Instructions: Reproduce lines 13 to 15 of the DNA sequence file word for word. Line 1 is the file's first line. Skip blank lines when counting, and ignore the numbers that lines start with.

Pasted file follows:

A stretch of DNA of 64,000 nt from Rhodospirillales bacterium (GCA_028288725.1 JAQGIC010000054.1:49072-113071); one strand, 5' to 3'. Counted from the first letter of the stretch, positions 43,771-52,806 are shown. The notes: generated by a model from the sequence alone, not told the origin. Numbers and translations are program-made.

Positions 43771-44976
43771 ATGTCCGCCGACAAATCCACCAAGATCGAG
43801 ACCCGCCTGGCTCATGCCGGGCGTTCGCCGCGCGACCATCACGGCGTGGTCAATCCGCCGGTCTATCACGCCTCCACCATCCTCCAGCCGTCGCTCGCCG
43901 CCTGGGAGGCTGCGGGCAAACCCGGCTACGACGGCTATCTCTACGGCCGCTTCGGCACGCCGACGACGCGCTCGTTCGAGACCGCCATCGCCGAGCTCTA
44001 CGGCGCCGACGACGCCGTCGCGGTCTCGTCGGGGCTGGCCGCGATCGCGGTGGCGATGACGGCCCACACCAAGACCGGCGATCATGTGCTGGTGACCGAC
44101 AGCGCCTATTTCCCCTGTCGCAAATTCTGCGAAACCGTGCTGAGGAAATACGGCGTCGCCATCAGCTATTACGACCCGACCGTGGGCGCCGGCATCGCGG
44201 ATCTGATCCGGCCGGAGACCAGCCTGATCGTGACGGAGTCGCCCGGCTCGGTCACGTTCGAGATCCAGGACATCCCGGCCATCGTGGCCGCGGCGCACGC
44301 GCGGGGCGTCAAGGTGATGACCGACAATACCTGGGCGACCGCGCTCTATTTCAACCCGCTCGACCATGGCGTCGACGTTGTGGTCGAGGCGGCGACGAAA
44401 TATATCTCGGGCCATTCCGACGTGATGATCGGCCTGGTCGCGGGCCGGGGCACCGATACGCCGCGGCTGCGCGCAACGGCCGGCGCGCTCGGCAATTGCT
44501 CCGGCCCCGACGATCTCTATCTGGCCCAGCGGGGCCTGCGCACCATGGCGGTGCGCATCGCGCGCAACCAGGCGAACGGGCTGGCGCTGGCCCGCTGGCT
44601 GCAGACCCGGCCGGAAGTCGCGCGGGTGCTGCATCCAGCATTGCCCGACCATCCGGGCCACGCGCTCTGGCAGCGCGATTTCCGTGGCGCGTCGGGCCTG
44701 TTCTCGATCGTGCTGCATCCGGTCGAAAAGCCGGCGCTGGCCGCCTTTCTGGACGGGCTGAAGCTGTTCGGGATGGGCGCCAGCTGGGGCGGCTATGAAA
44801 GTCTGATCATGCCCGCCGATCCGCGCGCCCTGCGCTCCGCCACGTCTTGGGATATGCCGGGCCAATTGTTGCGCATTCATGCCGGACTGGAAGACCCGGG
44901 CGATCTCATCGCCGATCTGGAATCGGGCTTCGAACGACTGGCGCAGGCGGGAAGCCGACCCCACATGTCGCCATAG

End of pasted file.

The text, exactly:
44701 TTCTCGATCGTGCTGCATCCGGTCGAAAAGCCGGCGCTGGCCGCCTTTCTGGACGGGCTGAAGCTGTTCGGGATGGGCGCCAGCTGGGGCGGCTATGAAA
44801 GTCTGATCATGCCCGCCGATCCGCGCGCCCTGCGCTCCGCCACGTCTTGGGATATGCCGGGCCAATTGTTGCGCATTCATGCCGGACTGGAAGACCCGGG
44901 CGATCTCATCGCCGATCTGGAATCGGGCTTCGAACGACTGGCGCAGGCGGGAAGCCGACCCCACATGTCGCCATAG